We’re well versed in electric bikes and we’ve all seen adventurous looking bikes laden with bikepacking kit, but e-assisted adventuring could well be the next big thing (possibly).
Marin recently launched its Pine Mountain E, a trail bike with a definite hint of adventure about it. Now, the brand has teamed up with Apidura to create a, thus-far, one-off frame bag specifically for the bike.
The Pine Mountain E, based on the do-it-all Pine Mountain, is a steel adventure-cum-trail bike with geometry that suggests it should be ideal for spins round your local woods. A Shimano STEPS motor gives you that big-mile range.
Shape wise, the Pine Mountain E’s frame is long, with a 475mm reach (on a size large), 66-degree head and 75-degree seat angles, and fairly lengthy 450mm chainstays. If anything, this bike should be nice and stable, laden or not.
Up front, there’s a 120mm fork (the new RockShox 35 on the pricier Pine Mountain E2 model), while the bike also rolls on plus-sized Vee Rubber tyres — 27.5 × 2.8in.
The Pine Mountain E is driven by a Shimano SLX/XT 12-speed groupset, with a Sunrace cassette, and Shimano’s four-pot M520 brakes bring it all to a halt.
The frame is packed with adventure-ready details, not least the 11 bolt bosses inside and outside of the main triangle. The standard Pine Mountain has even more, with Marin envisioning that its bolt placement could help form a bolted standard for bikepacking accessories.
Further to the number of bosses are the handlebars, which have an extra cross-bar across the riser section, onto which a bar roll could easily be slung.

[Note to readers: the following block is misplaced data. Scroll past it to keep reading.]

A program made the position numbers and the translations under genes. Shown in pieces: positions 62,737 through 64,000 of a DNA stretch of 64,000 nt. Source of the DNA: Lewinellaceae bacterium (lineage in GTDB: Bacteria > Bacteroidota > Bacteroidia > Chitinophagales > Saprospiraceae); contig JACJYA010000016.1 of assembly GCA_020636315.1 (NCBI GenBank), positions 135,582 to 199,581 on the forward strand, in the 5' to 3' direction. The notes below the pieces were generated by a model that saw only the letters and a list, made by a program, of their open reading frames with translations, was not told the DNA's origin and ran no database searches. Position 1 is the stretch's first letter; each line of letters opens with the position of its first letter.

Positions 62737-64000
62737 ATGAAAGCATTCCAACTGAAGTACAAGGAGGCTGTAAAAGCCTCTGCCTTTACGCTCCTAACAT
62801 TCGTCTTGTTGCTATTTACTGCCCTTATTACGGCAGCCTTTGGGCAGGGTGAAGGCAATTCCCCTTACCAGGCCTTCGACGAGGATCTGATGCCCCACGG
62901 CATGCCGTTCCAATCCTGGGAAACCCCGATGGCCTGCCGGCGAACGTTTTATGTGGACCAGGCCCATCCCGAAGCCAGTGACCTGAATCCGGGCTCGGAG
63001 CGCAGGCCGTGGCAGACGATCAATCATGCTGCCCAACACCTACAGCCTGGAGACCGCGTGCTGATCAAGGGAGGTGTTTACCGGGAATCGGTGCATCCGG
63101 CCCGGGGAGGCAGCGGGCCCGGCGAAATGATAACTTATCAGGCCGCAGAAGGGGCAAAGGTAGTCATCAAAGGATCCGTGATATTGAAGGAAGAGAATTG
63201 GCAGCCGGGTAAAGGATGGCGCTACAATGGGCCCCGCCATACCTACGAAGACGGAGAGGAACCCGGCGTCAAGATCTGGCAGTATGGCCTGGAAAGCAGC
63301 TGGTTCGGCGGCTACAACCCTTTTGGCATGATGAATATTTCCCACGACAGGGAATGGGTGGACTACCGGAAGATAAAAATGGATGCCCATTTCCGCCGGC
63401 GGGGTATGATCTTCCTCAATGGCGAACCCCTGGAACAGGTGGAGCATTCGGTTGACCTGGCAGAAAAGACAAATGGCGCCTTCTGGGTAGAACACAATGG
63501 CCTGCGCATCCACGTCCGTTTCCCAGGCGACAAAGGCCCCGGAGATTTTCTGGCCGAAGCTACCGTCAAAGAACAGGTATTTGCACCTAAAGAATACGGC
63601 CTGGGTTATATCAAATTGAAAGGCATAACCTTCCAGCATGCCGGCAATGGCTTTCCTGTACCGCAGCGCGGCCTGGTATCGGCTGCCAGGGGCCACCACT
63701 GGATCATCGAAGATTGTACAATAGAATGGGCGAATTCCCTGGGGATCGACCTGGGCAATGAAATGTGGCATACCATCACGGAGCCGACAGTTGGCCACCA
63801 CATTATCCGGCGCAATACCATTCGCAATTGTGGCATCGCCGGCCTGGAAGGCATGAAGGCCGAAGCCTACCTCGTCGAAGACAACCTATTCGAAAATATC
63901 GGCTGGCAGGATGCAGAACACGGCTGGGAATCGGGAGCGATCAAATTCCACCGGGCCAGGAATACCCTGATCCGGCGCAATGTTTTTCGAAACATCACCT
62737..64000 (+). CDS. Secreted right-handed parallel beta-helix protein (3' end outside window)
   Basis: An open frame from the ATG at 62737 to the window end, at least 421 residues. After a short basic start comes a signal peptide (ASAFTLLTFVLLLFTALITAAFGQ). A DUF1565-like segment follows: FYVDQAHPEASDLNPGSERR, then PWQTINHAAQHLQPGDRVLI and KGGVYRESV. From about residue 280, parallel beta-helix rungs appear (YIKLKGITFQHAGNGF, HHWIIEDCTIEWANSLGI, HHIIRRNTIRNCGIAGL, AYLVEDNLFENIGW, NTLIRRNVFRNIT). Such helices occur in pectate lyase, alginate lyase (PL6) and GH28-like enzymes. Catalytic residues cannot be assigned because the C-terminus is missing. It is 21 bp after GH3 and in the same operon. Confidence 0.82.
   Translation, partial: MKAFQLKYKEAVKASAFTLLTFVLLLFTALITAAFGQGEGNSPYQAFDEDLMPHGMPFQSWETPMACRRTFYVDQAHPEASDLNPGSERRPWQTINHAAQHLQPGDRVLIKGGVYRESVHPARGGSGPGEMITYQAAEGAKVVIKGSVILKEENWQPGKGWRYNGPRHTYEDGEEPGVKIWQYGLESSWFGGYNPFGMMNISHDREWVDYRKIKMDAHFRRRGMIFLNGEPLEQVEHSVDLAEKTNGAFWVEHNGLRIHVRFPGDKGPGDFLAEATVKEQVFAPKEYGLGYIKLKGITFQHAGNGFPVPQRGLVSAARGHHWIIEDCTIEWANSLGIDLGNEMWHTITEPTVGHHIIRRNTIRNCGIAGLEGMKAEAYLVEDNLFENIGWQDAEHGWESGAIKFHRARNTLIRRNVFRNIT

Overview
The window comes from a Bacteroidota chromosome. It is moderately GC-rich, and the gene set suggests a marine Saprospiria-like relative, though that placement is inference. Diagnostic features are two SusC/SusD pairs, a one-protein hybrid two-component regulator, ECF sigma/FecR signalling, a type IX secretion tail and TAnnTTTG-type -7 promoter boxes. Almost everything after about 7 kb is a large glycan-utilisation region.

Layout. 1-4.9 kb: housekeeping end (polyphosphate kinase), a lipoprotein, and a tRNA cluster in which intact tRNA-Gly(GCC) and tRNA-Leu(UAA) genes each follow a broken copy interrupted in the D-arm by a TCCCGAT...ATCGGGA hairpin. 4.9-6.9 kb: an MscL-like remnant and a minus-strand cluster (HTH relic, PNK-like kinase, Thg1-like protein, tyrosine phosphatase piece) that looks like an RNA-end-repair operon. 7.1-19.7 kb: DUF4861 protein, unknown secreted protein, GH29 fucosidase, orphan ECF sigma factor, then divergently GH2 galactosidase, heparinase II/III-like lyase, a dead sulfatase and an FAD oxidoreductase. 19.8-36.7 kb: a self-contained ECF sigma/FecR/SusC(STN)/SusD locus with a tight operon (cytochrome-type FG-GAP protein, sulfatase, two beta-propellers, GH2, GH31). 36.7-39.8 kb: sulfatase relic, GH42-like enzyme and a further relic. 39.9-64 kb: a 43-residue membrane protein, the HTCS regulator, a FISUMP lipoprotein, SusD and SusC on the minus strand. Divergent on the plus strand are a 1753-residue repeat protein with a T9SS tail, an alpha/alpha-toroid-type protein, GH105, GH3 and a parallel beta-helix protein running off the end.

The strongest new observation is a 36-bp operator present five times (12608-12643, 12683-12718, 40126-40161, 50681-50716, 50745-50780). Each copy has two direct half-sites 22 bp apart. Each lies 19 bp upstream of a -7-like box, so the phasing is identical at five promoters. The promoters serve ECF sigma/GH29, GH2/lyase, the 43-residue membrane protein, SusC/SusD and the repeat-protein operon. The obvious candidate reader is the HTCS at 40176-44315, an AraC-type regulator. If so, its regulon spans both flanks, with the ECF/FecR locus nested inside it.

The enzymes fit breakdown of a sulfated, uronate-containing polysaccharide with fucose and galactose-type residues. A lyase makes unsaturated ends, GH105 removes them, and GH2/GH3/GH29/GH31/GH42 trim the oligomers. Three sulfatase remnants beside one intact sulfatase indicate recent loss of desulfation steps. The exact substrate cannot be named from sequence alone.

Apidura’s prototype custom frame bag
Apidura has a widening range of high-quality bike-packing bags, from frame bags to saddlebags. This one has been designed specifically for this bike, with the most obvious feature being its cut-out around the battery.
Hidden within the ripstop nylon bag though are a couple of smart touches.
By the seat tube there’s a compartment designed specifically to carry a spare battery — after all, if your ride is long enough to need luggage, there’s a fair chance the standard 500Wh battery won’t be enough.
Held neatly at the front of the pack is an integrated drinks reservoir, with the hydration tube popping out of the front of the pack and looping round to a clip on the bike’s exposed gear cable outer.
Attaching the bag looks like it could be a hassle, however inside is a plate with thumb bolts to attach it to the frame’s bolt bosses. Both zips and magnetic tabs are used to close and secure the bag.
At present, this is just a concept or prototype bag. Demand is likely to be relatively limited, so it’s unlikely to come to market. However, this demonstrates the possibilities that are there for integrating frame bags into a wide range of bikes, and may hint at a potential future for longer distance adventuring (though, we’d recommend you also pack your bike’s charger…).